to her decadent visions. Badalamenti provides the moody waves
on which Faithfull's lyrics bleakly surf. Faithfull has always
been the darling of the depressive set, and this is more music
to gargle razor blades by. Cheating housewives worry about keeping
lies straight for hubby and the kids, women live alone so no one
can see they're unhappy, and co-dependents advise their alcoholic
partners that "there's quicker ways of dying." Perhaps
she should meet Morrissey to brighten her life a bit.
The sound is unusual for a pop artist-on most songs there's a
19-piece string section, oboes, guitar, synthesizer and percussion.
The tempos are deliberate and unrushed, as the familiar tales
of betrayal and adultery play out. The controlled croak that thrills
the Faithfull faithful is restrained, pulled back. The album plays
out as a whole; a completely realized vision that seamlessly segues
from one misery to the next.
In case you haven't guessed already, this is not an album for
everyone. The album is bracketed by oddly pretentious spoken-word
segments of passages by Dante and Shakespeare, which serve no
obvious purpose. Still, I'm more than happy to salute a woman
with an uncompromising idea, so completely captured on this CD.
Taken as a pair, these albums serve to remind us of the changes
in societal attitudes and the treatment of artists during the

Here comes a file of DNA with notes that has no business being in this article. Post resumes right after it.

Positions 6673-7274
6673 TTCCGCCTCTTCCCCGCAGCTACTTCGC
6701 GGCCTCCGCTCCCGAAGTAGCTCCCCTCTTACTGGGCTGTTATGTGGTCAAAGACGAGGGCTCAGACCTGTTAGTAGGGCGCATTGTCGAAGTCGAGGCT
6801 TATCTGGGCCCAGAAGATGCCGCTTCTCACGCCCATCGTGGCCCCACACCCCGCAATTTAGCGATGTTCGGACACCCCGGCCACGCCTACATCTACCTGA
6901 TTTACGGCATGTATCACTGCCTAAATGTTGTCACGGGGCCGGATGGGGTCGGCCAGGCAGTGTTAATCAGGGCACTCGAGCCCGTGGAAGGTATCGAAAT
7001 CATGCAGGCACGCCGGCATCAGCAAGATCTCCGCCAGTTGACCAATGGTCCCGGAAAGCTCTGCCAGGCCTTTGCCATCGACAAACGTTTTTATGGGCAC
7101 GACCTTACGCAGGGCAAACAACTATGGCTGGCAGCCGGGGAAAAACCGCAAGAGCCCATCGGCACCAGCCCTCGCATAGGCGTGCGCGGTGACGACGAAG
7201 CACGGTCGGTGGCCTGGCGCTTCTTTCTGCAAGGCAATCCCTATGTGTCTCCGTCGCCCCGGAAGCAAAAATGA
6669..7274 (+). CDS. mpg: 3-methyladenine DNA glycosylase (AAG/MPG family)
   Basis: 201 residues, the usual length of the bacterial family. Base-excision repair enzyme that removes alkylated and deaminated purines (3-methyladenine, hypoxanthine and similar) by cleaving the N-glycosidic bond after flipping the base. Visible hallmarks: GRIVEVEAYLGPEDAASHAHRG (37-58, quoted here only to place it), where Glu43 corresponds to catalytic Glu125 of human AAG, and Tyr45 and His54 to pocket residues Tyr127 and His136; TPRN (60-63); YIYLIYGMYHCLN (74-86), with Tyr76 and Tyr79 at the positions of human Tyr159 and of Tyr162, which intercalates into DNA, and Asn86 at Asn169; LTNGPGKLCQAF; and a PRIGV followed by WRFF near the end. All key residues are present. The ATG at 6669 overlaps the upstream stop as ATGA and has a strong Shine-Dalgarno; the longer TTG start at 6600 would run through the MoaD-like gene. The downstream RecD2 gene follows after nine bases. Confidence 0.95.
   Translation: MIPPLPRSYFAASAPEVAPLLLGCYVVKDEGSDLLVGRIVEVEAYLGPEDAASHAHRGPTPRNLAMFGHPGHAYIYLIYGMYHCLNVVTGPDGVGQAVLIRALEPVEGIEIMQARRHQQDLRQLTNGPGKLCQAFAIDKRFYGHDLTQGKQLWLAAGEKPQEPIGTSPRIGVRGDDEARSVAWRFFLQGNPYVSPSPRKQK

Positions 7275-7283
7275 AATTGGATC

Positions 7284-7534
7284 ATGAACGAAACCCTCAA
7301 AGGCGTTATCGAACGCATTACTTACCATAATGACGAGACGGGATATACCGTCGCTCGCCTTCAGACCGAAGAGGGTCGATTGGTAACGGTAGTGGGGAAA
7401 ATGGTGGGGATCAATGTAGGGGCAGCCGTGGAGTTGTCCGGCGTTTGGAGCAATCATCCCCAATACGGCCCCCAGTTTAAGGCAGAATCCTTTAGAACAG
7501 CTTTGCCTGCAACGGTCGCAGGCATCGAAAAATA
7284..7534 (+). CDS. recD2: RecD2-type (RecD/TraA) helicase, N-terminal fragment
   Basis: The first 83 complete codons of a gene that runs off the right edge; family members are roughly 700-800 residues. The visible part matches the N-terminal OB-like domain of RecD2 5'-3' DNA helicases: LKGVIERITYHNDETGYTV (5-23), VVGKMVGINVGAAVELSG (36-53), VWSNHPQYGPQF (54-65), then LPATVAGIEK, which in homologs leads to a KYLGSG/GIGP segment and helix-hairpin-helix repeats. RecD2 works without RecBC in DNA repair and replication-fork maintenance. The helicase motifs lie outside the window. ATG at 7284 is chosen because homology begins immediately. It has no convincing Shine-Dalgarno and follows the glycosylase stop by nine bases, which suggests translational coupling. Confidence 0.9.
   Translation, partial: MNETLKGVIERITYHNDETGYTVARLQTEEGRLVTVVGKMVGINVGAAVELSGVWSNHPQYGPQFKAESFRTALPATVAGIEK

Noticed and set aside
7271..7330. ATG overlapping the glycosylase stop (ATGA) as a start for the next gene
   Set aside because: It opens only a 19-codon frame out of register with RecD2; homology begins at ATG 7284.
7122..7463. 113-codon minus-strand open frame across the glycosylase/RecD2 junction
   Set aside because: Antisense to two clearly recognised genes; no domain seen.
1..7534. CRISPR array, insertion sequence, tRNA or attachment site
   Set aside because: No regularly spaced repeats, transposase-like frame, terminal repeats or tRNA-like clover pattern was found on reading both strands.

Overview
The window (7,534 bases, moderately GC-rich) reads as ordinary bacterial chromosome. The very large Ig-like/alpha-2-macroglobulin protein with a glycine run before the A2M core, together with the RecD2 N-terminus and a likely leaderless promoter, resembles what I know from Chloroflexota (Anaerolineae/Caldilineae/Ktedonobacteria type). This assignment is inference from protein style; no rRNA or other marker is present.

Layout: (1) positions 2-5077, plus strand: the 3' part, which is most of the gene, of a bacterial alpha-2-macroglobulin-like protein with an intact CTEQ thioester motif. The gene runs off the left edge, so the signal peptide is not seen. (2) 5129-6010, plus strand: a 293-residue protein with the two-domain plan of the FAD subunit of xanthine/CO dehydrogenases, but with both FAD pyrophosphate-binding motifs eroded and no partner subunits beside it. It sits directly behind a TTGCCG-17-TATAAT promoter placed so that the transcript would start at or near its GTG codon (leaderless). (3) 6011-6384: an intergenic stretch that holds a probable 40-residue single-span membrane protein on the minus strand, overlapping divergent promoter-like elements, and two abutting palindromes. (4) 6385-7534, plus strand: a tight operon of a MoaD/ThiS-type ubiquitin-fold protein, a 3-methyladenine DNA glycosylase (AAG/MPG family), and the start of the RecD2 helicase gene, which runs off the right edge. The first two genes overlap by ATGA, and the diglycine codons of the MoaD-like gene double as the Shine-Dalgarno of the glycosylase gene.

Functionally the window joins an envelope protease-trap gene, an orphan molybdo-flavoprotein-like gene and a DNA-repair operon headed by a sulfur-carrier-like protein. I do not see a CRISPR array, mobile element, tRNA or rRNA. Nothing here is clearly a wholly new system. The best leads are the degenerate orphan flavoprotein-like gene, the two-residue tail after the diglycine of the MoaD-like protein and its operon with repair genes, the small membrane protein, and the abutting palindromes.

1960s. Dusty Springfield's first hits were in the early years
of that decade. In the pre-Beatle era, singers were not considered
artists and had little control over what appeared on their albums
or which songs were chosen as singles. By Faithfull's time, recording
artists had begun to assert control. The results can be seen here,
even thirty years later: one singer's skills masked by a faceless
corporate production and the other's emphasized by music she developed
The cover art captures the differences clearly. Springfield's
CD features a painting of a big-hair woman of indeterminate age;
a fifty-six-year-old willing to be mistaken for a mall rat. Generic
product for a talented woman who has somehow become generic herself.
On Faithfull's cover photo, she appears as Edward Scissorhands
might if he cut his own hair-spiky and odd, but with a confident
presence. Inside, she's Dietrich redux, lounging on a couch, with
a cloud of politically incorrect smoke issuing from a cigarette
in a holder, faithful to her vision. --Bill Kuhn
production notes & song titles
Dusty Springfield, vocals, and a cast of thousands.
Produced by Tom Shapiro, mostly, recorded and mixed by Brian Tankersley,
mostly, and mastered by Hank Williams. 1995 release. (41:16)
Roll Away | Fine, Fine, Very Fine Love | Wherever Would I Be |
Go Easy on Me | You Are the Storm | I Can't Help the Way I Don't
Feel | All I Have to Offer You is Love | Lovin' Proof | Old Habits
Die Hard | Where is a Woman to Go
Marianne Faithfull, vocals, with full orchestra.
Produced by Angelo Badalamenti, recorded by Art Pohlemus (vocals,
rhythm tracks) and Gary Chester (strings, woodwinds), mixed by
Gary Chester, mastered by Howie Weinberg. 1995 release. (35:22)
Prologue | Sleep | Love in the Afternoon | Flaming September |
She | Bored by Dreams | Losing | Wedding | Stars Line Up | Epilogue
of related interest
Dusty in Memphis, 1969, Rhino Atlantic 71035-2
Broken English, 1979, Island 42355-2 (37:15)